I used an equal amount of water by volume to the concentrated sulfuric acid, which the acid was added into prior to adding the ammonium nitrate. This would be equivalent to about 60% H2SO4 by weight or 90%w/v, which should be easily obtainable by concentrating battery acid if someone should want to go that route. The negative heat of solution of the ammonium nitrate helped to absorb the positive heat of solution of the sulfuric acid upon addition, although both additions were done quite gradually and I have not calculated the total enthalpy.

I distilled it until the reaction liquor in the flask became frothy with a volume about 1.5 times the original volume, yielding a little over 500mL of acid per liter of raw reaction liquor. The main portion of the distillate came over at 113°C (evidently the boiling point of the azeotrope at my altitude) after a brief fraction at 94°C (the boiling point of water at my altitude). I did not drain the water prior to the main fraction, and the total product had a specific gravity of 1.36. There were no signs of ammonia (which I feared could be produced as decomposition product) at any stage of the distillation, which would have given a smoky appearance to the vapor. Once the distillation stabilized, the acid came over with a slight yellow tint and some NO2 color was visible inside the condenser. This was cleared up by bubbling pure oxygen through the obtained acid for a few minutes, although air could have been used with reduced efficiency.

I am in the process of dissolving the spent reaction liquor, which is a solid mass upon cooling and consists primarily of ammonium bisulfate with a small excess of sulfuric and nitric acids. Once this is done I intend to the react the solution with an excess of either zinc oxide or copper oxide, which should proceed (probably slowly) according to the reaction CuO + NH4HSO4 --> CuSO4 + NH3 + H2O. The resulting sulfate will then be suitable for thermal decomposition to yield SO3 after preliminary heating has removed all the left over nitrate from the system in the form of NO2 by decomposition of copper nitrate. Zinc sulfate will give a lower yield of SO3, giving instead a mixture of SO3 and SO2. The latter could be used to produce a bisulfite for unrelated uses, or could be catalytically oxidized to yield SO3. I am under the impression, however, that CuSO4 decomposes pretty selectively to SO3 and CuO; correct me if I am wrong. Zinc oxide/sulfate would certainly be a cheaper way to go in terms of how much material is tied up in this cyclic process, but the decomposition is not as favorable. Are there any other oxides that would be good candidates for this?

chief - 17-4-2010 at 23:05

Along the way I wondered, how a used old car-catalyst might work for synthesizing Nitric acid, by maybe burning NH3 or even for synthesizing NH3 from synthesis-gas (blowing steam through hot coal ...) :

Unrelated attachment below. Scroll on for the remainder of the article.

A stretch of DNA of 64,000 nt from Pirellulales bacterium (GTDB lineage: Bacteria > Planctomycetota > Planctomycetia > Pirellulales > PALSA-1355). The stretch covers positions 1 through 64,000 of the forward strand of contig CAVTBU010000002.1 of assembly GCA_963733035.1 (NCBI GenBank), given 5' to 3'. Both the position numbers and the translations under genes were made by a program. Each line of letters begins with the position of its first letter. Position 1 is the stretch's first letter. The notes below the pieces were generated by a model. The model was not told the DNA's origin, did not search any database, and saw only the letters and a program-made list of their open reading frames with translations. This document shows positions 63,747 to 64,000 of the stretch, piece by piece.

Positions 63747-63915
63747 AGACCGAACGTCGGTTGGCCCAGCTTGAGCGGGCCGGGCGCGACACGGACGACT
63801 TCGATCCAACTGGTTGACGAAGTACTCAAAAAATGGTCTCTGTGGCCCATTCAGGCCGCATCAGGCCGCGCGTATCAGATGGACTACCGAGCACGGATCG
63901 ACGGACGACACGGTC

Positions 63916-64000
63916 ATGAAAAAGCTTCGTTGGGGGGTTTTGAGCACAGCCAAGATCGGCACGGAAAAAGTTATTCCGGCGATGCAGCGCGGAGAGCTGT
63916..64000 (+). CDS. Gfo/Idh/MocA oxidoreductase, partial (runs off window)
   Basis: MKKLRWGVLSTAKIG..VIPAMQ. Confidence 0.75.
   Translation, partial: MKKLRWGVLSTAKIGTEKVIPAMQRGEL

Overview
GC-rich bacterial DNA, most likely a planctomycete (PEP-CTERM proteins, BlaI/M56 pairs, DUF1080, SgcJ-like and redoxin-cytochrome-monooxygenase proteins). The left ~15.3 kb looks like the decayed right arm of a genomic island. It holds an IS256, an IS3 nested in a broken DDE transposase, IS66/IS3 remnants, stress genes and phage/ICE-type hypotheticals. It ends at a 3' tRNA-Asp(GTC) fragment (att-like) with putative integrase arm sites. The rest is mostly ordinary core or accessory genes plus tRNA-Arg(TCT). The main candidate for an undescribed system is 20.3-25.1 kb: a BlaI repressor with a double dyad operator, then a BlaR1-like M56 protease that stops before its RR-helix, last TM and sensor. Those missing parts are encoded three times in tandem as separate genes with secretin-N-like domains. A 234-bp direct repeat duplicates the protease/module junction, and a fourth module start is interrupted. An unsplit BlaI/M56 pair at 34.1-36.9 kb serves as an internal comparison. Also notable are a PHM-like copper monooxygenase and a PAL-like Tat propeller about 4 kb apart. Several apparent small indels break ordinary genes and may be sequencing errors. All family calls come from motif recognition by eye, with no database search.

==> If possible, this could "democratize" the HNO3-Production ... :D

[Edited on 18-4-2010 by chief]

arsen - 18-4-2010 at 09:56

Cat converter in car is designed to actually do otherwise, convert NOx to N2, can do it 2 ways:
1. Selectively, use NH3 (from urea) to reduce NOx to N2
2. Non Selectively, use excess fuel (hydrocarbon), again to reduce NOx to N2.



Quote: Originally posted by chief  
Along the way I wondered, how a used old car-catalyst might work for synthesizing Nitric acid, by maybe burning NH3 or even for synthesizing NH3 from synthesis-gas (blowing steam through hot coal ...) :
==> If possible, this could "democratize" the HNO3-Production ... :D

[Edited on 18-4-2010 by chief]

chief - 19-4-2010 at 03:21

I thought of that; but at the end the car-cat just only contains Platinum, Palladium and some Rhodium, on ceramic substrate ..
==> So it should, when driven within the right parameters, do anyhing that such a cat would usually do ...

I'm a catalysis-greenhorn ...; maybe I heared somewhere about the "reducing" properties of those platinum-metals ... when they get into the human body ...

Also the standard-ctalyst for making HNO3 wa V2O5 or something ... ???

Anyhow: Was just an idea ...; if it would work, then probably it would work great, since the catalyst would be well manufactured ...
=================

arsen - 23-4-2010 at 19:39

No, you were somewhat right with the concept.
The cat for making NO (and thus HNO3) is also made from Platinum Rhodium Palladium (there are a few different alloys available in the market), however the difference is in the design and operating temperature.
Usually the cat. for oxidizing NH3 -> NO is in the form of pure metallic gauze, relatively thin to control the contact time (because extended contact can actually reverse back the reaction to N2). The op. temp is also higher around 1500-1600 F vs. 1100-1200F for NOx abatement; at this higher T, the car auto converter might actually start sintering.

V2O5 is usually used in contact process for making H2SO4.


Quote: Originally posted by chief  
I thought of that; but at the end the car-cat just only contains Platinum, Palladium and some Rhodium, on ceramic substrate ..
==> So it should, when driven within the right parameters, do anyhing that such a cat would usually do ...